Potomac Horse Fever – A Review

From Equine Disease Quarterly – University of KY.

Equine Monocytic Ehrlichiosis: Kentucky Case Series, January 2008-August 2013

Equine monocytic ehrlichiosis (EME) is also known as Potomac Horse Fever (PHF) and equine ehrlichial colitis. The disease has since been reported in most states in the US, at least three Canadian provinces and also in parts of South America, Europe and India. The disease usually occurs near rivers, lakes and wet pastures from mid- to late-summer.The cause of EME is Neorickettsia risticii, formerly Ehrlichia risticii. The reservoir for the causal agent is not clear but it has been isolated from ticks, aquatic insects, flukes and other helminths. Snails act as an intermediate host in the fluke cycle. Horses are thought to be infected through the ingestion of insects, often mayflies, which may land in drinking water. Experimentally, the incubation period ranged from 1-3 weeks in horses.In the early stage of the infection, horses may become anorexic, depressed, pyrexic and have decreased gut sounds. This is usually followed by loose stools or watery diarrhea and colic. In the late stages of the disease, affected animals may have severe dehydration, ventral abdominal edema, and laminitis. Death is the consequence of cardiovascular compromise and toxemia. Case fatality rates range from 5-30%. Transplacental transmission is reported often leading to fetal resorption, abortion, or weak foals. Horse-to-horse transmission is not thought to occur.Horses that recover from the disease may have protective immunity for up to two years. Available vaccines appear to have variable efficacy. Limiting proximity of horses to rivers, ponds, lakes and low-lying pastures during the peak EME season and eliminating lighting at night in horse stables to minimize attraction of insects may reduce the risk of infection.A provisional clinical diagnosis of EME needs to be confirmed by a veterinary laboratory competent in diagnosing the disease. A single positive indirect fluorescent antibody (IFA) test result for EME on serum only indicates exposure to the agent. Paired blood samples collected two weeks apart demonstrating a four-fold or greater rise in titer is evidence of an active infection. In clinical cases, a polymerase chain reaction (PCR) assay should be performed on an EDTA blood sample as well as on a fecal sample, as presence of the causal organism in blood and feces may not temporally coincide. At necropsy, a scraping of the colonic mucosa is the specimen of choice for PCR testing for EME.From January 2008 through August 2013, the University of Kentucky Veterinary Diagnostic Laboratory had 123 equine samples submitted that tested positive for EME by PCR. Included in this number were 26 horses submitted for necropsy that were diagnosed with EME. Of the necropsy cases, the sex distribution was 53% female and 47% male. The mean age distribution was 8.7 years (range 0.3-34 years). The breeds involved were mostly Thoroughbred.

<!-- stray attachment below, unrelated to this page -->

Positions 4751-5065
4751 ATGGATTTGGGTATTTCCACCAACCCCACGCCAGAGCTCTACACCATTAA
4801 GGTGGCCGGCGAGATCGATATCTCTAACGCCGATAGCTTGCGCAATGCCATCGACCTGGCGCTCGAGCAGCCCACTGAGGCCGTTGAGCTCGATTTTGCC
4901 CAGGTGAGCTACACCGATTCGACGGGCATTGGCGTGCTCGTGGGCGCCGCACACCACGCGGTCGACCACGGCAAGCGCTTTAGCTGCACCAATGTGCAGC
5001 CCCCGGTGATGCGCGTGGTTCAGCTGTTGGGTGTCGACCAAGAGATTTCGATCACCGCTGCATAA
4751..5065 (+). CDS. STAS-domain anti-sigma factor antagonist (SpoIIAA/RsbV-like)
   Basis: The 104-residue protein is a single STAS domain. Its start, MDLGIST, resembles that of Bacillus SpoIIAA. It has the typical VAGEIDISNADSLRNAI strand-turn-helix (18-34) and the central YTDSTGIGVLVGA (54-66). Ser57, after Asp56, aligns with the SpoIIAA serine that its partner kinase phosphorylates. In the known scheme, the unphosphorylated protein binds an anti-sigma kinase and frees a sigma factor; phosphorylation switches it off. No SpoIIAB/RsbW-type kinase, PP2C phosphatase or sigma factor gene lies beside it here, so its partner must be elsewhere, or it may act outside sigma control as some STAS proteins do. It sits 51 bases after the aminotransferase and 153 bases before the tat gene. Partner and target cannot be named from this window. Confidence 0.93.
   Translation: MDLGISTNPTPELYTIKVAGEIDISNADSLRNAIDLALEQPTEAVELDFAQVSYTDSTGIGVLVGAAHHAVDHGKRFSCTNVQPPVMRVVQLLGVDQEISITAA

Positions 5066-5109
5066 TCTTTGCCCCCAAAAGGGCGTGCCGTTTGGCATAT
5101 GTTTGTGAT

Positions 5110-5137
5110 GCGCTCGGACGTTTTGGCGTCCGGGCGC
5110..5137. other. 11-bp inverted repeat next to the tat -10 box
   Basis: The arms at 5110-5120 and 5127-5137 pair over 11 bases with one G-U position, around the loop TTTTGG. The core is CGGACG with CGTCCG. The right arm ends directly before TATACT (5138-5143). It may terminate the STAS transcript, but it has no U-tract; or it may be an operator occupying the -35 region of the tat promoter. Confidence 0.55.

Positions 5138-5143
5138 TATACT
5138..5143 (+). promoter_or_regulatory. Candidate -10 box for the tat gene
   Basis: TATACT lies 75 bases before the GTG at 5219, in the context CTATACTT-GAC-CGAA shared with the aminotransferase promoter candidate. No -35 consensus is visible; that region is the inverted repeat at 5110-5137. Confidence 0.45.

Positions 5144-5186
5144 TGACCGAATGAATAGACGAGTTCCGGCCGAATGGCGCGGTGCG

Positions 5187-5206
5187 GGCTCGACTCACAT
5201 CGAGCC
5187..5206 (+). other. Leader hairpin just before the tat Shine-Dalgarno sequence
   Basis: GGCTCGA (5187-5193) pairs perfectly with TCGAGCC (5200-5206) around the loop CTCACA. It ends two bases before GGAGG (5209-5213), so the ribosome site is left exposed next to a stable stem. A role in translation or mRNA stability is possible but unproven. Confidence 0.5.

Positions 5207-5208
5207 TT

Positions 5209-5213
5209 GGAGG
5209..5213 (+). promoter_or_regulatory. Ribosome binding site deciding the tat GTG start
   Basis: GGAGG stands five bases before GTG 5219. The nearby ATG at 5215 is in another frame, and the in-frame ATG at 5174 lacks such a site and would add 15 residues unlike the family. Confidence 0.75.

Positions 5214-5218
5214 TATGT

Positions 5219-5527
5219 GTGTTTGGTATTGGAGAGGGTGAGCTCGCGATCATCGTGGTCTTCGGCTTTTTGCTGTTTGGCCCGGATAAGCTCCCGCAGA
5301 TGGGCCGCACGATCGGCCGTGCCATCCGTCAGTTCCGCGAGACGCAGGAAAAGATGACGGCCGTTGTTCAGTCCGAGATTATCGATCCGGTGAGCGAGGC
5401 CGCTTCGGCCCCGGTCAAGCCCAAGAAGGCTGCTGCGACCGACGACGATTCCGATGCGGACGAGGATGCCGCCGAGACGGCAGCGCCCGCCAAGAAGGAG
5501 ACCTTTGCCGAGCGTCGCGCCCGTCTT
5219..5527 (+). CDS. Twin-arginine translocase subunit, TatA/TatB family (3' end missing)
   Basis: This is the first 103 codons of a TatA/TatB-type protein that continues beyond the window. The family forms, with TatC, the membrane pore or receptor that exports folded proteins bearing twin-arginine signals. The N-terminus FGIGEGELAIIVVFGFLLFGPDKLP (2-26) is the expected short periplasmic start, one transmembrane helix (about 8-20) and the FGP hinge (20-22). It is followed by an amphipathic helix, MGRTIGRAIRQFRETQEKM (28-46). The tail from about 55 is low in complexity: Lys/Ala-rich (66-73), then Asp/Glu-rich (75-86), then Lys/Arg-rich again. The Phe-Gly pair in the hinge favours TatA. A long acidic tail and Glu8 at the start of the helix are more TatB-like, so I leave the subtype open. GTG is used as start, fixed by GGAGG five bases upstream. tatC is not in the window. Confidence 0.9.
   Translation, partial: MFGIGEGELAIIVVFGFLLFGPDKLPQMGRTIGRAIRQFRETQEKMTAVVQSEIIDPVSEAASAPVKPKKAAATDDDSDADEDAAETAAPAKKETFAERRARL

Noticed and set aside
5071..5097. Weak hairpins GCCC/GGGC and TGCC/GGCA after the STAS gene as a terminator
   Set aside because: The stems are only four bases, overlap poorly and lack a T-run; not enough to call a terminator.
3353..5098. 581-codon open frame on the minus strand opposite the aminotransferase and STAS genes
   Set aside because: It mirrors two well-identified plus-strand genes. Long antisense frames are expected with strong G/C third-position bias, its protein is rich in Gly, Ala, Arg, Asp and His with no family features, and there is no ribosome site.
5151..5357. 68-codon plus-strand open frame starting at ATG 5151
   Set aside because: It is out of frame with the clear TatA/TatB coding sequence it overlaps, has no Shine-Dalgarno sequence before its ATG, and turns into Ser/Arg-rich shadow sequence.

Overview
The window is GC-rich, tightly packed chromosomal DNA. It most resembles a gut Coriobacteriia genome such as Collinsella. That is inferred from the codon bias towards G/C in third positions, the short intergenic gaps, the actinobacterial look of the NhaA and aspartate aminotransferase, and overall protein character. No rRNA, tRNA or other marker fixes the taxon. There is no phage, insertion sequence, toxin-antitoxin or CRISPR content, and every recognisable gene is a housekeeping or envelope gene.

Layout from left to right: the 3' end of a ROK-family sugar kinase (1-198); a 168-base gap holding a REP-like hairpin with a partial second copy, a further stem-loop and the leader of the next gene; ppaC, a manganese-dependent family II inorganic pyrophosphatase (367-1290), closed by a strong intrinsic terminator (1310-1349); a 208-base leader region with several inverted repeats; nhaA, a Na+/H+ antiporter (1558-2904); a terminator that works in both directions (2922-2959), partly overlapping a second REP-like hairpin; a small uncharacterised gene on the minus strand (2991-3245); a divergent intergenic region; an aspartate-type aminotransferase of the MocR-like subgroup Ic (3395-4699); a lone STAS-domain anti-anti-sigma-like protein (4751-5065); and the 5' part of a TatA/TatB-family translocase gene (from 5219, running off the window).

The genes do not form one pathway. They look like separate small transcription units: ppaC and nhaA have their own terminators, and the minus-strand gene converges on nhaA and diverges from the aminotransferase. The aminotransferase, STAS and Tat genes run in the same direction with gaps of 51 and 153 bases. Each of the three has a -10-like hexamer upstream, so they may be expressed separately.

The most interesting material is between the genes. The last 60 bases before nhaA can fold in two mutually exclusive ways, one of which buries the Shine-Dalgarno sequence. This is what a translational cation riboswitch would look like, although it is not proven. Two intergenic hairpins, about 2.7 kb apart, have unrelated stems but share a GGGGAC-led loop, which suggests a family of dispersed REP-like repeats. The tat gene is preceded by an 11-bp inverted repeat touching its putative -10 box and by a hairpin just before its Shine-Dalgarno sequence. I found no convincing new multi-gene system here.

AUSTIN, (Rodeo Austin) – Holding steady in the Professional Rodeo Cowboys Association’s (PRCA) 2013 world standings is Oregon born and raised, Austin Foss. This Bareback Bronc Riding cowboy recently joined the PRCA and is busy climbing the rankings. After a stellar 2012 that earned him the 21st spot in the world rankings, Foss is focused on 2013 and ready for whatever the upcoming rodeo season has on tap.